When Internet appliances began taking hold around the turn of the 21st century, the concept of a consumer device that offered simplified access
to Internet services sounded promising. (Not to one of my PCWorld colleagues, however, who called them "boat anchors" when they were introduced
and who correctly predicted their quick demise.)
Unfortunately for the appliances' makers -- including 3Com with its well-designed Ergo Audrey shown here -- the movement fell flat on its face.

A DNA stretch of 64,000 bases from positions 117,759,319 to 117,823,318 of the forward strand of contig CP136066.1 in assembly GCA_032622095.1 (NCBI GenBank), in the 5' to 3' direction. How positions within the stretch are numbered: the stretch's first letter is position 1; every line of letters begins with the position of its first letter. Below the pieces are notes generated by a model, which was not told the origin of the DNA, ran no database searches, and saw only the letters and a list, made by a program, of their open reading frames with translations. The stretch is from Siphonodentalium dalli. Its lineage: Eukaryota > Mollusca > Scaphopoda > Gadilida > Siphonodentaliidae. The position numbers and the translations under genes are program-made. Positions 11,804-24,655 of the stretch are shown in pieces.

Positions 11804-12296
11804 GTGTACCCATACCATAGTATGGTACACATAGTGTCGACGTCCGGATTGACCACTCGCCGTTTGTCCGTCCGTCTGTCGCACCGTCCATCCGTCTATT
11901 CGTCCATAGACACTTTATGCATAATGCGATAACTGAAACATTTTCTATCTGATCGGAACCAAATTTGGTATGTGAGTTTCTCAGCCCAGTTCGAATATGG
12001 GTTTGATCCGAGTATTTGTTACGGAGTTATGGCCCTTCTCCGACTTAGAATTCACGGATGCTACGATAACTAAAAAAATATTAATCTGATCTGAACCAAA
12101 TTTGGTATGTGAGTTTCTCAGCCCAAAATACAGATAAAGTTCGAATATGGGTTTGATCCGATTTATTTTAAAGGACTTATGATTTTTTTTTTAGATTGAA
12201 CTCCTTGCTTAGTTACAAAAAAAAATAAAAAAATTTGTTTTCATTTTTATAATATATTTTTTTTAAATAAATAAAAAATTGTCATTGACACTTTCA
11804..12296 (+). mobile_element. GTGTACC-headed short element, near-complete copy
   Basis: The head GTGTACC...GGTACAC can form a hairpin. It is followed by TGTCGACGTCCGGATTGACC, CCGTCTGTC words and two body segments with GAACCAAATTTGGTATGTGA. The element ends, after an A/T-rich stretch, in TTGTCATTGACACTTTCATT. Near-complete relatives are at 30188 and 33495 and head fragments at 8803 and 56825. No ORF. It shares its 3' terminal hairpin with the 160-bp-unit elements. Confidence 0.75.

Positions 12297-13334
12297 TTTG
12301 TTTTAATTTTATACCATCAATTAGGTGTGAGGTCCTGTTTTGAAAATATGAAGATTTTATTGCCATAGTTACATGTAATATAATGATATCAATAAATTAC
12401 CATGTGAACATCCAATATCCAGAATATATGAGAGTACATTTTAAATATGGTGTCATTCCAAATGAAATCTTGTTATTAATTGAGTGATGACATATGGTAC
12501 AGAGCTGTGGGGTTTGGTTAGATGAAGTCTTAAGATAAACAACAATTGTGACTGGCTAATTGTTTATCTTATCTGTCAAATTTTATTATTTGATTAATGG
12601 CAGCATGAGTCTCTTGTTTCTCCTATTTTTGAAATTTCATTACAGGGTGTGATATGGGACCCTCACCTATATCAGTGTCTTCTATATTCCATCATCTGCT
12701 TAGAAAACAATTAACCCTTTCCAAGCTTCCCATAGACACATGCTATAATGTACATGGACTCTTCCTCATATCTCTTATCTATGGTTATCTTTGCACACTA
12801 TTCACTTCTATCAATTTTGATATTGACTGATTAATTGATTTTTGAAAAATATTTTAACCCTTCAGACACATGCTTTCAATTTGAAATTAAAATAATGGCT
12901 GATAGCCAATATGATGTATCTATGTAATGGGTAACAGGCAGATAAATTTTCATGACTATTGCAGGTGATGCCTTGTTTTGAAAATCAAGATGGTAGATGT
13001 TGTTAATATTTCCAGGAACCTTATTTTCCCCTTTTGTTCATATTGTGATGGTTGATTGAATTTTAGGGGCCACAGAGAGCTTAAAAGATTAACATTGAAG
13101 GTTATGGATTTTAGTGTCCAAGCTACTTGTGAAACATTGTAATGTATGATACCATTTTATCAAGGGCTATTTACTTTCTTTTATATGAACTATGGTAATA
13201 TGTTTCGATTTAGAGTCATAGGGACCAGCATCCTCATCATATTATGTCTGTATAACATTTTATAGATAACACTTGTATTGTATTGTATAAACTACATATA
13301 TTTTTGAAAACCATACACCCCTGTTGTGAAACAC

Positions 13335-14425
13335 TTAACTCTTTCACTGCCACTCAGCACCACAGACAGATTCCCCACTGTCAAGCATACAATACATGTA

Users figured out that they could stick with their old-fashioned PCs for surfing the Internet and save the $500 to $1,000 that an Internet appliance
Audrey died on June 1,
2001, in the wake of the dot-com crash, as did most of its competitors. The winner in this category so far? Probably Apple's iPad, introduced nine years